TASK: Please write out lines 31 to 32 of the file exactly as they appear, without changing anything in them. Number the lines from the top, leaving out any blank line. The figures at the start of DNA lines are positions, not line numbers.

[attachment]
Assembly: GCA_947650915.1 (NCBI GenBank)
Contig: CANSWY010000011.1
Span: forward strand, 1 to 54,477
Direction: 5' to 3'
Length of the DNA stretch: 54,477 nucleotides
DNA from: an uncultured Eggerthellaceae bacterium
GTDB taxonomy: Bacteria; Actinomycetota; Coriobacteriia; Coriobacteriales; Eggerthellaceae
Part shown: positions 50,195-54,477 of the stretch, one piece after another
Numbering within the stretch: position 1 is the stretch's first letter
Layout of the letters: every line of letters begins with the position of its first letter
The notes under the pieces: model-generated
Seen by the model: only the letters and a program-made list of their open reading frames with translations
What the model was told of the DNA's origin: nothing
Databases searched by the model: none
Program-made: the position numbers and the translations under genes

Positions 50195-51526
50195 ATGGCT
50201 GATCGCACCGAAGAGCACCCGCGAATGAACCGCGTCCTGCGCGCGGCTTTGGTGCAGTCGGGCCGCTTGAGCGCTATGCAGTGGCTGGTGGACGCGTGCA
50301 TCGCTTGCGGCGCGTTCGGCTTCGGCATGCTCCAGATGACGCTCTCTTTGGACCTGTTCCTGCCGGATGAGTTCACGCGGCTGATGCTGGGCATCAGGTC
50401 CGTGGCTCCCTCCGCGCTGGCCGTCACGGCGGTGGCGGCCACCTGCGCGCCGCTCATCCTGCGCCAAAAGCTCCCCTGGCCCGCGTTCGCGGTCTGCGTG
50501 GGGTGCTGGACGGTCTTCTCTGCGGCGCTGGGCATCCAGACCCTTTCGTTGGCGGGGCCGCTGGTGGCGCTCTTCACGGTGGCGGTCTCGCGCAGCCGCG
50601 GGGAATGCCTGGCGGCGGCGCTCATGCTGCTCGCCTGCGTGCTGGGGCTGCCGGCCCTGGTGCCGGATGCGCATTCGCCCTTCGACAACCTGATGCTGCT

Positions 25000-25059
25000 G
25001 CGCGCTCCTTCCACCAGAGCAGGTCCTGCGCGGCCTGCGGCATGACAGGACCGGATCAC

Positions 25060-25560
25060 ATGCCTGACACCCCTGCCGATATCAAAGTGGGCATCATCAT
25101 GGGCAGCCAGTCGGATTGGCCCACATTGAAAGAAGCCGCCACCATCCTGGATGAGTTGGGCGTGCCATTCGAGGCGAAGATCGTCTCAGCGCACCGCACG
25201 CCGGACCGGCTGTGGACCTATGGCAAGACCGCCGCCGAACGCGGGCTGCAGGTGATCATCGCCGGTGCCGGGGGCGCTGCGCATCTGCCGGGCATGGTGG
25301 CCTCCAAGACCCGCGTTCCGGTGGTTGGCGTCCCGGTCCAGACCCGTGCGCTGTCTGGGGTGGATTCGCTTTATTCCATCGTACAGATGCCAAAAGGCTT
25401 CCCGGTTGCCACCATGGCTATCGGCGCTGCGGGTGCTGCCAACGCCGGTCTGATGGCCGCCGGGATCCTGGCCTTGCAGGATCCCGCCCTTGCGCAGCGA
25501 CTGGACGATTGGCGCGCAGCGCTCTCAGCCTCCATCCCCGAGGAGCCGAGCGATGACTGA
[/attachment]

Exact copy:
25401 CCCGGTTGCCACCATGGCTATCGGCGCTGCGGGTGCTGCCAACGCCGGTCTGATGGCCGCCGGGATCCTGGCCTTGCAGGATCCCGCCCTTGCGCAGCGA
25501 CTGGACGATTGGCGCGCAGCGCTCTCAGCCTCCATCCCCGAGGAGCCGAGCGATGACTGA